From What Confused Me Most about Brits
Fascinating. I have been to Germany and met this guy who was soo rude! This article explains everything!! Since all Germans are so terribly rude it should come as no surprise that I should have met ...
From Are Germans Really Rude?
@ Josep. How could you possibly comment on how Germans treat people if you have never even been there? A three-day stay in Berlin and a one day stop-over in Frankfurt was enough for me to see the ut...
From Are Germans Really Rude?
I am trying to find a Sikh triangular Nishan Sahib flag and haven't found one. Do you know where I can find on...
From Vaisakhi Craft: Make a Flag
I have tried to buy a Sikh triagular Nishan Sahib flag and had no luck. Do you know where I can find on...
From Vaisakhi Craft: Make a Flag
@Oceania To me it looks like you're demonstrating the same kind of rudeness you (claim to) condemn. Please open your mind a little and stop living in the past. New Zealand has its own problems as w...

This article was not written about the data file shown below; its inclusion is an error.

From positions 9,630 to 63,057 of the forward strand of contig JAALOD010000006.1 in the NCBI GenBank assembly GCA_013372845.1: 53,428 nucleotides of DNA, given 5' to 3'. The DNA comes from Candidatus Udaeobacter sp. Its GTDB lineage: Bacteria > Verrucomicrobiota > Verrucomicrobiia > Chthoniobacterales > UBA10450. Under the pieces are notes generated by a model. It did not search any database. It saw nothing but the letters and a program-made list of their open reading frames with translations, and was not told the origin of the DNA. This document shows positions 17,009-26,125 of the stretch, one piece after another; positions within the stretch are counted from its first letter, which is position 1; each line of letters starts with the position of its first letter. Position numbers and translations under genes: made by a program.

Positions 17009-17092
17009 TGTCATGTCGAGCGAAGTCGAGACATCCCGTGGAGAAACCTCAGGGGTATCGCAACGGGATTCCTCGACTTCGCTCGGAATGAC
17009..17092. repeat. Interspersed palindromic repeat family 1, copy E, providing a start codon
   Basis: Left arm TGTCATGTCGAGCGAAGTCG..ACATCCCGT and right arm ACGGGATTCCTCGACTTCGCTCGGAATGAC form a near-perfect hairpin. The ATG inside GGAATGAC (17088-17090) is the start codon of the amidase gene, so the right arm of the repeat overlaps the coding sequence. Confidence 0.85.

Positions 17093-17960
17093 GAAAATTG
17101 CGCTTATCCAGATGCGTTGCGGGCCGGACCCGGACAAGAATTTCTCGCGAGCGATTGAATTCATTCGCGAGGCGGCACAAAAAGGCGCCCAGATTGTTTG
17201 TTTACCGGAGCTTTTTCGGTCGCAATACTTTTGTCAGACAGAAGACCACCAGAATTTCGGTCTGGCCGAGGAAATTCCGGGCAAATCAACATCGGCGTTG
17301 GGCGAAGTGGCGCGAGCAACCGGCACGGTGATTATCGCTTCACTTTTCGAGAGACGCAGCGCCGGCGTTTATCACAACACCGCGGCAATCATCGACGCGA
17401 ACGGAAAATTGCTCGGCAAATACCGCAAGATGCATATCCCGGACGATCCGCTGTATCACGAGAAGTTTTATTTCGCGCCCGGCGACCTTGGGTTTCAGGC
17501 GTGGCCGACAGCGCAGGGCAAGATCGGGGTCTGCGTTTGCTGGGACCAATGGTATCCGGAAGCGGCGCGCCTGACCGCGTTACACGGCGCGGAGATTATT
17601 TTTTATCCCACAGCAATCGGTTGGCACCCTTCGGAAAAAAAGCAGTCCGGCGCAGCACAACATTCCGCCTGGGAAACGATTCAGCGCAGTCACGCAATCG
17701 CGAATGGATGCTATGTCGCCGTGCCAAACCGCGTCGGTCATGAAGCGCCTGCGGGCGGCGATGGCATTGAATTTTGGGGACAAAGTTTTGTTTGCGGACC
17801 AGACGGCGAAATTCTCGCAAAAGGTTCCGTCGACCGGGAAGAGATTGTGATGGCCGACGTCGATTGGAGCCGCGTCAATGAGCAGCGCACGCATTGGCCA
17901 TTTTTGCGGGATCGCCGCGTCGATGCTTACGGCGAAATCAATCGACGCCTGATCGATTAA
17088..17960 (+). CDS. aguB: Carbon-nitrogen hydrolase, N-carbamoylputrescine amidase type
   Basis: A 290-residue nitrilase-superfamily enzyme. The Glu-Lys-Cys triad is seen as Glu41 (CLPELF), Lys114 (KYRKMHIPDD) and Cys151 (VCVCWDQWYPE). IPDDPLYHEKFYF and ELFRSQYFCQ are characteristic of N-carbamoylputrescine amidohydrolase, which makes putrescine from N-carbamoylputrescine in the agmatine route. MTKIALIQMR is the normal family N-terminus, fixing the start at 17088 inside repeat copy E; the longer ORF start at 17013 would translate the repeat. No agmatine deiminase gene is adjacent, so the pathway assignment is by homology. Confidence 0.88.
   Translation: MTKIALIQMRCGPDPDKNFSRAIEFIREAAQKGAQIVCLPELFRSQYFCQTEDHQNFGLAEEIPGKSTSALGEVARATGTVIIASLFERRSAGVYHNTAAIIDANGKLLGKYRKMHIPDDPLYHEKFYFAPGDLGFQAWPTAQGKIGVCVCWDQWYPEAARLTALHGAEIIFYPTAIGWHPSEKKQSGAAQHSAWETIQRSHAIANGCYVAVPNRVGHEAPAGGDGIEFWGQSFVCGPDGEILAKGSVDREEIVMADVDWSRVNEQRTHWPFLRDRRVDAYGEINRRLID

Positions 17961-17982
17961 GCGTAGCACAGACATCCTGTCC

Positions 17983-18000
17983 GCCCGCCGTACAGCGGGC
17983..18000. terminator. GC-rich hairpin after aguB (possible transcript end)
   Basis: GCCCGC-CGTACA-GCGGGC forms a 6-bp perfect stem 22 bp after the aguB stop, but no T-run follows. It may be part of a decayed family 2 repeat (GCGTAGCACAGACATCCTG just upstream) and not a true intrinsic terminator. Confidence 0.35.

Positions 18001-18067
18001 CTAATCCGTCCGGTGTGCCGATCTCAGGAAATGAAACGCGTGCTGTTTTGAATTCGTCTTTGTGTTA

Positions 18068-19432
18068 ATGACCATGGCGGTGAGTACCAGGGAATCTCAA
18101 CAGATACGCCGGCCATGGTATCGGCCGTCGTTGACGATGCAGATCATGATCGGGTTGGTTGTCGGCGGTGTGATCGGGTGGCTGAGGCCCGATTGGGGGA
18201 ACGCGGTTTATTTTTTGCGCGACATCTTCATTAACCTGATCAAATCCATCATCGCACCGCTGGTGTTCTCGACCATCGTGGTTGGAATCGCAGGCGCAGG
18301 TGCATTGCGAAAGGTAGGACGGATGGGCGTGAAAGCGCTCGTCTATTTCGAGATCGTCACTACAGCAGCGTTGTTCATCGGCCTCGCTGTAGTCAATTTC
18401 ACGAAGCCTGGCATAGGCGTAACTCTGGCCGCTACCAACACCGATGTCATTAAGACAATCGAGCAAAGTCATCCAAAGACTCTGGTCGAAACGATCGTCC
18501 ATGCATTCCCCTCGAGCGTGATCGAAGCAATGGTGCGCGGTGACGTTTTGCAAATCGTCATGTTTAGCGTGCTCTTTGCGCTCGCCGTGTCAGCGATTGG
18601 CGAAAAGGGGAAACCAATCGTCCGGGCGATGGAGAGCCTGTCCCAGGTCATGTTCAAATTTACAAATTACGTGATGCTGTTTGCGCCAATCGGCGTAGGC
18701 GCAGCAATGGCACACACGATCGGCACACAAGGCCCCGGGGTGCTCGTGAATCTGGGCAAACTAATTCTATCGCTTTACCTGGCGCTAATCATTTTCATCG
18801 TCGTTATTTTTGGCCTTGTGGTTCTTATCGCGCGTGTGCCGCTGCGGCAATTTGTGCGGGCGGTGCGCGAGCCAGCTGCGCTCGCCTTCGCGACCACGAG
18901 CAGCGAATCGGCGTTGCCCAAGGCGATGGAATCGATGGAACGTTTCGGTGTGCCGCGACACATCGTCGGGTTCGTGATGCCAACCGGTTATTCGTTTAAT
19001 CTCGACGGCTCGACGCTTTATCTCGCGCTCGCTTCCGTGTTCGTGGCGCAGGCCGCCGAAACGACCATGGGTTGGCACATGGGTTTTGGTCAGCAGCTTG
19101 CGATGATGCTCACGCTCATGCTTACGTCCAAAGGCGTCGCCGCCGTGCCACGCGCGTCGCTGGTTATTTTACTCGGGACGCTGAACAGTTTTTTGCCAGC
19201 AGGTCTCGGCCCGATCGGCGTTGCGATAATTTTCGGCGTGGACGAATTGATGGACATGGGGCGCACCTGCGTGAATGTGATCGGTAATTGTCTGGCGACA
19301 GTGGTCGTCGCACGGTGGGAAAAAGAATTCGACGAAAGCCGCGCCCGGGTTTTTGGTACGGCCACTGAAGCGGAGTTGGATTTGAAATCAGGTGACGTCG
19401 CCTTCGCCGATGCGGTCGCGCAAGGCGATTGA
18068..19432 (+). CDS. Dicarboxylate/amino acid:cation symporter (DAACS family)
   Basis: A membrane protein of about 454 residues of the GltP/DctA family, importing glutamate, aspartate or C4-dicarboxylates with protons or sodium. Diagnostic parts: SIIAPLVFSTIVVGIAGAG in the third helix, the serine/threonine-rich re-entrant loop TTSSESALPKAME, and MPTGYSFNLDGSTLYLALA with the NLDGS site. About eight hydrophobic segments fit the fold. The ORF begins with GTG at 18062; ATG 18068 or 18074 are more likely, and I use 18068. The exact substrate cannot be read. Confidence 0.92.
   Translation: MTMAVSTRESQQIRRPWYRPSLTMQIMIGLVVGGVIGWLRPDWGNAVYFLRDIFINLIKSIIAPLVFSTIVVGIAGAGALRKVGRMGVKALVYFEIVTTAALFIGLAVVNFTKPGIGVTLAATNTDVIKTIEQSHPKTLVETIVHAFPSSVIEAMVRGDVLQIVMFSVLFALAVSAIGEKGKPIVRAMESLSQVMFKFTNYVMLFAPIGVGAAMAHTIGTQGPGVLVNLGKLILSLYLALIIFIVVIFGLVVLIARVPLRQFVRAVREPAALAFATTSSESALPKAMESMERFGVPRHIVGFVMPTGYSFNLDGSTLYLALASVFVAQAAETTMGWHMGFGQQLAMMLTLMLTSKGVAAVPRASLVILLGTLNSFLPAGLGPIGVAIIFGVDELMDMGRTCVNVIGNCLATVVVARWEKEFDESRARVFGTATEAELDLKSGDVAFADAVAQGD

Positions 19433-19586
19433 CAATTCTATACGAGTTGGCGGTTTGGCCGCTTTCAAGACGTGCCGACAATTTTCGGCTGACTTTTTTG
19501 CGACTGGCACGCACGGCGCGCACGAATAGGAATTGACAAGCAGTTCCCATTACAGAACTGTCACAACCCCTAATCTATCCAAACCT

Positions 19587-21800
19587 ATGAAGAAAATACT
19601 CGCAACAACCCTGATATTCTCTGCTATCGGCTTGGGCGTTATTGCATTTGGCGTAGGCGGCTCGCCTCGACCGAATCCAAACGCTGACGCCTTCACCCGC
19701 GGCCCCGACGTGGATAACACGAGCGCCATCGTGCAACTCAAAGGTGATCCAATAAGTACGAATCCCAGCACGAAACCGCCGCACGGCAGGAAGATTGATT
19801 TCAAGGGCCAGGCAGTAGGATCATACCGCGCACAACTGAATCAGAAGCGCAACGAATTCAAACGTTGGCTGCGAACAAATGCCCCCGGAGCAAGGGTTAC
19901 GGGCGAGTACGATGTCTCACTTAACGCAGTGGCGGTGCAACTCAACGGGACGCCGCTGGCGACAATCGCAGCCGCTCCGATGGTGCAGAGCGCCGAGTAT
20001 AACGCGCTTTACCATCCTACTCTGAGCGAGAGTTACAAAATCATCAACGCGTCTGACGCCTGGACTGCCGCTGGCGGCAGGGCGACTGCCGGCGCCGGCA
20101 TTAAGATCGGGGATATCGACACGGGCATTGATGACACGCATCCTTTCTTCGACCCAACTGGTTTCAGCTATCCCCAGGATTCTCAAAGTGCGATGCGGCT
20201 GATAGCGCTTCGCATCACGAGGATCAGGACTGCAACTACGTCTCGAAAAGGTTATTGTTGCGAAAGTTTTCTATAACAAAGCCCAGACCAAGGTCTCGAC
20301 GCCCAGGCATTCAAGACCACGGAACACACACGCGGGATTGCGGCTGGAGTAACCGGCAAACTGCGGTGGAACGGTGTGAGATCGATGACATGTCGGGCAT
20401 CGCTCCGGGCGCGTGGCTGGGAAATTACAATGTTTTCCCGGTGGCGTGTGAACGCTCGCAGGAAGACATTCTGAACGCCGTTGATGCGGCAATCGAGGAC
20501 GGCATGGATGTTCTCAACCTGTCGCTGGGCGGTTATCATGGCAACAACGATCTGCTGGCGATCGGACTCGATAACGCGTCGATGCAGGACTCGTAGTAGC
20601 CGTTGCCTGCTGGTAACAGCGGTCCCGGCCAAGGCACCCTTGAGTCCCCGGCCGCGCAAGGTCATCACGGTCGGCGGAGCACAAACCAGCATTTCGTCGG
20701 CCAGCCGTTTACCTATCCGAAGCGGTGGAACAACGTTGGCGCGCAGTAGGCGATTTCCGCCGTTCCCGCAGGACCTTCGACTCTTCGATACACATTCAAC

From Are Germans Really Rude?
@Joseph Dear Joseph, If you were never in Germany, why do you think you can preach me on experiences almost every other expat had in here? I wrote that post 4 years ago, and what my toughts were ...
From Are Germans Really Rude?
I think, in general, Deutschland struggles with emotional intelligence. It's been repressed and underrated for so long that it's atrophied somewhat. Reminds me of an interesting study recently, in w...
From Are Germans Really Rude?
[…] Peru, 97 percent of newborns are breastfed, according to LLLI. In Culture Parent reported that 69 percent of Peruvian children are breastfed exclusively from birth to five months, and ou...
From Breastfeeding Around the World
Hi I was googling Islamic beliefs when I came across your post. We are American and our neighbors are from Pakistan I think. Our kids love playing together but their dad doesn't allow the kids to co...